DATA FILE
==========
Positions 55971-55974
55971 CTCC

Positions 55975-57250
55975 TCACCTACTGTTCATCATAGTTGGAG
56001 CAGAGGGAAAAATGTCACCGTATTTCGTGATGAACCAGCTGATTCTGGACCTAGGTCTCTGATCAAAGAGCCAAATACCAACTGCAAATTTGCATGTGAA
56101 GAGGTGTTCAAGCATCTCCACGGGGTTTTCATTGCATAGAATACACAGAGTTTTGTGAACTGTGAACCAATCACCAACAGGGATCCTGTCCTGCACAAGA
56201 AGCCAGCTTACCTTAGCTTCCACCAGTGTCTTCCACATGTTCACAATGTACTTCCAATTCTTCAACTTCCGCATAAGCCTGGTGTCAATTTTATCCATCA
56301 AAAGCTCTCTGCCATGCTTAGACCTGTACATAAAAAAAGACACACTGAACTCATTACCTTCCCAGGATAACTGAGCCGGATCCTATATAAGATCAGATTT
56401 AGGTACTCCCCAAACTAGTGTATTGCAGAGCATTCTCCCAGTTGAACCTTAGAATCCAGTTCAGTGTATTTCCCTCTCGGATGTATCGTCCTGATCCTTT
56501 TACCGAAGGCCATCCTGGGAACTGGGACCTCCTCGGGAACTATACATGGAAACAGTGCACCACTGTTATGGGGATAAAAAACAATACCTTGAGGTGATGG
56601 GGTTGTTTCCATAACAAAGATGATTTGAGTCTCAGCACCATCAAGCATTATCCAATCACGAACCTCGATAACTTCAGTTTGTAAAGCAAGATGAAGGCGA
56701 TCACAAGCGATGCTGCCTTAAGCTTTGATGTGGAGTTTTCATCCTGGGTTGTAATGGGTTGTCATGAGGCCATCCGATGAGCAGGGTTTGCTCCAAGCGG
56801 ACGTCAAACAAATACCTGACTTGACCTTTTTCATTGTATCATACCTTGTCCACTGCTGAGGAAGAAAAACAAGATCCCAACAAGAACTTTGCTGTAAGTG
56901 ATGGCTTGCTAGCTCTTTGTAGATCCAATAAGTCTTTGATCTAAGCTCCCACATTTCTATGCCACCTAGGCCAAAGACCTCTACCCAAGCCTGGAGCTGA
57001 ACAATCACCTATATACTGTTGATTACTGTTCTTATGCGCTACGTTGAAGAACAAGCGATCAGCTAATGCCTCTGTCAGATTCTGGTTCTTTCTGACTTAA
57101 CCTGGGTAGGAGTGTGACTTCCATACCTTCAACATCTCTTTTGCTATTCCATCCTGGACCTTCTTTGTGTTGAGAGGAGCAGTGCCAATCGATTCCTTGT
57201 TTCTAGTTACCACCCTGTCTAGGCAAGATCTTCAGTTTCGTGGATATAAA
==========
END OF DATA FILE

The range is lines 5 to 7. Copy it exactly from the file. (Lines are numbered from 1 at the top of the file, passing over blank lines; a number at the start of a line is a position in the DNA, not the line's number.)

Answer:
56001 CAGAGGGAAAAATGTCACCGTATTTCGTGATGAACCAGCTGATTCTGGACCTAGGTCTCTGATCAAAGAGCCAAATACCAACTGCAAATTTGCATGTGAA
56101 GAGGTGTTCAAGCATCTCCACGGGGTTTTCATTGCATAGAATACACAGAGTTTTGTGAACTGTGAACCAATCACCAACAGGGATCCTGTCCTGCACAAGA
56201 AGCCAGCTTACCTTAGCTTCCACCAGTGTCTTCCACATGTTCACAATGTACTTCCAATTCTTCAACTTCCGCATAAGCCTGGTGTCAATTTTATCCATCA